Out of 245 data breaches reported between 1 April and 30 June, almost one-third were the result of human error, with almost two-thirds coming from malicious or criminal attacks.
Those are the disturbing findings in the Office of the Australian Information Commissioner’s most recent Notifiable Data Breaches Quarterly Statistics Report.
With system faults accounting for a mere 4% of data breaches between April and June, the truth is that 96% of these data breaches could have been negated by strong security measures and staff training.
What is a ‘notifiable data breach’?
The Notifiable Data Breaches (NDB) scheme was set up in February 2018. All organisations or agencies covered by the 1988 Privacy Act must inform affected individuals and the Office of the Australian Information Commissioner (OAIC) when a data breach is likely to cause serious harm to someone whose personal information has been breached.
Organisations and agencies include government agencies, businesses and non-profit organisations with an annual turnover of $3 million or more, health service providers and credit reporting authorities.
Personal information involved in data breaches included contact information, financial details, identity information and health information.
Breaches resulting from human error
Human error was responsible for 34% of reported breaches between April and June. Human error includes such incidents as:
- Using ‘cc’ instead of ‘bcc’ when sending an email, therefore revealing an organisation’s entire mailing list to customers or other stakeholders. Someone wishing to remain unknown now have potentially dozens of strangers knowing their name and email address.
- Disposing of personal information in a way that could lead to its unauthorised disclosure. This includes things like throwing customer records into a public rubbish bin instead of using a secure document disposal bin.
- Unauthorised verbal disclosure of information, for example commenting on it in a public place, such as a waiting room. Or inadvertently sending information to Person B instead of Person A.
Breaches resulting from malicious or criminal attack
Criminal attacks are deliberate attacks on an organisation’s systems generally for financial gain. These were responsible for 62% of reported breaches between April and June.
Of these breaches, 69.5% involved phishing, malware or ransomware, brute-force attacks (the use of automated software to guess passwords) or compromised or stolen credentials.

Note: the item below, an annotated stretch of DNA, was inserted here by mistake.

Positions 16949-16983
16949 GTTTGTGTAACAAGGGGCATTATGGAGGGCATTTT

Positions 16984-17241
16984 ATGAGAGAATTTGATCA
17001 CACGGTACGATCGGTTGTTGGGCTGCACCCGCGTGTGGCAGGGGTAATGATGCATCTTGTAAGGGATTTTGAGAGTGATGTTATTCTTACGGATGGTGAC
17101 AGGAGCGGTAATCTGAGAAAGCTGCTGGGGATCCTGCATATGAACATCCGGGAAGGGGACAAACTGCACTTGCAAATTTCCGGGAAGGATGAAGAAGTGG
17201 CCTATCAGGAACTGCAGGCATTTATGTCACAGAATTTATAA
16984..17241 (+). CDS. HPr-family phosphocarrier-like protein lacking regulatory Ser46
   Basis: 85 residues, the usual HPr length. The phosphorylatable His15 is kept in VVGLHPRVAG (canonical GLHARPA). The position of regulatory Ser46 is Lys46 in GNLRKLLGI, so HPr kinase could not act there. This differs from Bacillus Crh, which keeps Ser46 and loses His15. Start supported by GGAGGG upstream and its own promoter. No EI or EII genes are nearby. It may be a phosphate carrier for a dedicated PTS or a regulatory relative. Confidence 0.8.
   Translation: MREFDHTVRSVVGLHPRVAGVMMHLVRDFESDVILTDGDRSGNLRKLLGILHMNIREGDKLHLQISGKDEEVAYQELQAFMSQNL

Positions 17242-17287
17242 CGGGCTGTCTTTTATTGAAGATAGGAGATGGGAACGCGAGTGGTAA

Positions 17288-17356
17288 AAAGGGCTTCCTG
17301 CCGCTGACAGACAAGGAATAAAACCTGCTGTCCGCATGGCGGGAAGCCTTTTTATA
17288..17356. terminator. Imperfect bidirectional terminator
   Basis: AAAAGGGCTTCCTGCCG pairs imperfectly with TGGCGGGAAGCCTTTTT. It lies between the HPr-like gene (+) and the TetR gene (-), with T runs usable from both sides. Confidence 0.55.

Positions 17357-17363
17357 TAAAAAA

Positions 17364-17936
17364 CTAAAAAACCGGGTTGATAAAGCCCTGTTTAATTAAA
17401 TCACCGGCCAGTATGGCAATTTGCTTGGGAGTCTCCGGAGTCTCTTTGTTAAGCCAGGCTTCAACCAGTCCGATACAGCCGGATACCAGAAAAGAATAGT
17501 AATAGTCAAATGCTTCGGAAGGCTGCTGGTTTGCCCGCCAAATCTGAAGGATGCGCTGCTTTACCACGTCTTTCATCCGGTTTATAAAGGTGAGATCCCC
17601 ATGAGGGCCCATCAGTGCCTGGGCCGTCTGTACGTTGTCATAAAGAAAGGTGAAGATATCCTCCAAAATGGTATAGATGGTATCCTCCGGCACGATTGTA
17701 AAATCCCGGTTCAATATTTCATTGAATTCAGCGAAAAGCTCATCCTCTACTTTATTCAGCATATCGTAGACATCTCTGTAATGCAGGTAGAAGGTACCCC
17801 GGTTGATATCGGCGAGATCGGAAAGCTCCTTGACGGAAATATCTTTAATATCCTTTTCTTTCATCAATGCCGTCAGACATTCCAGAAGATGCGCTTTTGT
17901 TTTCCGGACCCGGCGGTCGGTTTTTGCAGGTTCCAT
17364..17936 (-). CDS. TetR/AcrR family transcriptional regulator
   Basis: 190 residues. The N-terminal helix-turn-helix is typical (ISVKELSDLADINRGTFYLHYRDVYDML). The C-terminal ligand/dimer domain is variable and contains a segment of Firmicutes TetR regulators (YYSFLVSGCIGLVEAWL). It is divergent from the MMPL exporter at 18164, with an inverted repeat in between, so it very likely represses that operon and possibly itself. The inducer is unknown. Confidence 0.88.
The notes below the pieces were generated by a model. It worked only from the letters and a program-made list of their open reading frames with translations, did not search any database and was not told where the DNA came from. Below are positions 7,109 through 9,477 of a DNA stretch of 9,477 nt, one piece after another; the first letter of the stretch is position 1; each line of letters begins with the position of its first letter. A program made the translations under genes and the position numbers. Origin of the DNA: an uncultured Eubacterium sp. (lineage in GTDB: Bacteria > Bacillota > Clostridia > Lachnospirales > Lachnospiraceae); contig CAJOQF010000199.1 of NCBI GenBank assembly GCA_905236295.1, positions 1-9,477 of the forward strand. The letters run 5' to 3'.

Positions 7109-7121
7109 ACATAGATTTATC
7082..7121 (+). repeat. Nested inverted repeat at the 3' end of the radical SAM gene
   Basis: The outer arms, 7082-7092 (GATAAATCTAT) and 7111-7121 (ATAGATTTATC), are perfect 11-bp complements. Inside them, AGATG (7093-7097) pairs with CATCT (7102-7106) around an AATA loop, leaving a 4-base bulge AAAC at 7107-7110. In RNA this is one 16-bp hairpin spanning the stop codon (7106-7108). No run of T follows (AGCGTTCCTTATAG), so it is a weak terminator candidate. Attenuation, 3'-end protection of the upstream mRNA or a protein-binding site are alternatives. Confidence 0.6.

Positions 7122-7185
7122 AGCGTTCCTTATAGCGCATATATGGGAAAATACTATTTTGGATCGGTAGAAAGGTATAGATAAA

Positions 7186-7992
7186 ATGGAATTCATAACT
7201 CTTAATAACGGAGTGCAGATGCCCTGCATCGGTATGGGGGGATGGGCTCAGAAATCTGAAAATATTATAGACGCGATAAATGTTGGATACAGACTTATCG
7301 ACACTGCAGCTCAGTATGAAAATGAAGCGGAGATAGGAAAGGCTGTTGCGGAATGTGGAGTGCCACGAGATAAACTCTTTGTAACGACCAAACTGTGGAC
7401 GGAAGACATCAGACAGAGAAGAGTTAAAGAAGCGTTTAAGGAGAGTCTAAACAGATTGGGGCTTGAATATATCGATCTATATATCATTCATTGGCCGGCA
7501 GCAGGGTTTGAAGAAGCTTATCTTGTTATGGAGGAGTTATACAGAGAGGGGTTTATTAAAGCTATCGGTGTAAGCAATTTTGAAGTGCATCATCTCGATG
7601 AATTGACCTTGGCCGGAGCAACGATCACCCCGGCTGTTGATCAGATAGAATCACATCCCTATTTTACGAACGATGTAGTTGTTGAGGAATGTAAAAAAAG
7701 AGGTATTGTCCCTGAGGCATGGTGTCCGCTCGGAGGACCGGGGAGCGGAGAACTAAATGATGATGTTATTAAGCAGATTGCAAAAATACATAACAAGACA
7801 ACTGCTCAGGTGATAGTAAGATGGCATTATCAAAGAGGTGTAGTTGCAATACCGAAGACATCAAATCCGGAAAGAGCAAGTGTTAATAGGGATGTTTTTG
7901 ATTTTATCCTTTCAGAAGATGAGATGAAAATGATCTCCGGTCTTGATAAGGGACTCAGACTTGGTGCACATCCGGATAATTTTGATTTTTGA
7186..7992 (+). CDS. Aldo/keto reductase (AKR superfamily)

So while criminal attacks can be attributed to ‘bad guys’, many of the reported incidents revealed a human factor – for example employees clicking on a phishing email.
Indeed 78% were due to the compromised credentials of a user being used to gain access to information.
What can organisations do?
When it comes to potential data breaches, it all comes down to awareness and education. Important things to remember include:
- Usernames and passwords are prime targets Strong passwords and, in particular, using two-factor authentication will mitigate the risk of cyberattack.
- The dark web can help Dark web monitoring can be used to alert an organisation if a user’s details appear on the dark web.
- Employee awareness matters Regular staff training will ensure employees are aware of the risks involved in not only cyberattack but in terms of their own careful handling of data.
- Be aware of internal threats While the majority of employees are honest, it only takes one rogue employee to make an organisation vulnerable. Between April and June, 8% of data breaches resulted from rogue employees and insider threats. How does your organisation monitor its staff? Do you know what information your employees have access to right now?
Remember, most of the data breaches between April and June could have been avoided if people had paid attention and had the right procedures in place to handle confidential information.
How can we help?
Unsure about your organisation’s security after reading about the frequency of data breaches in Australia? Have a chat with us and see how we can help.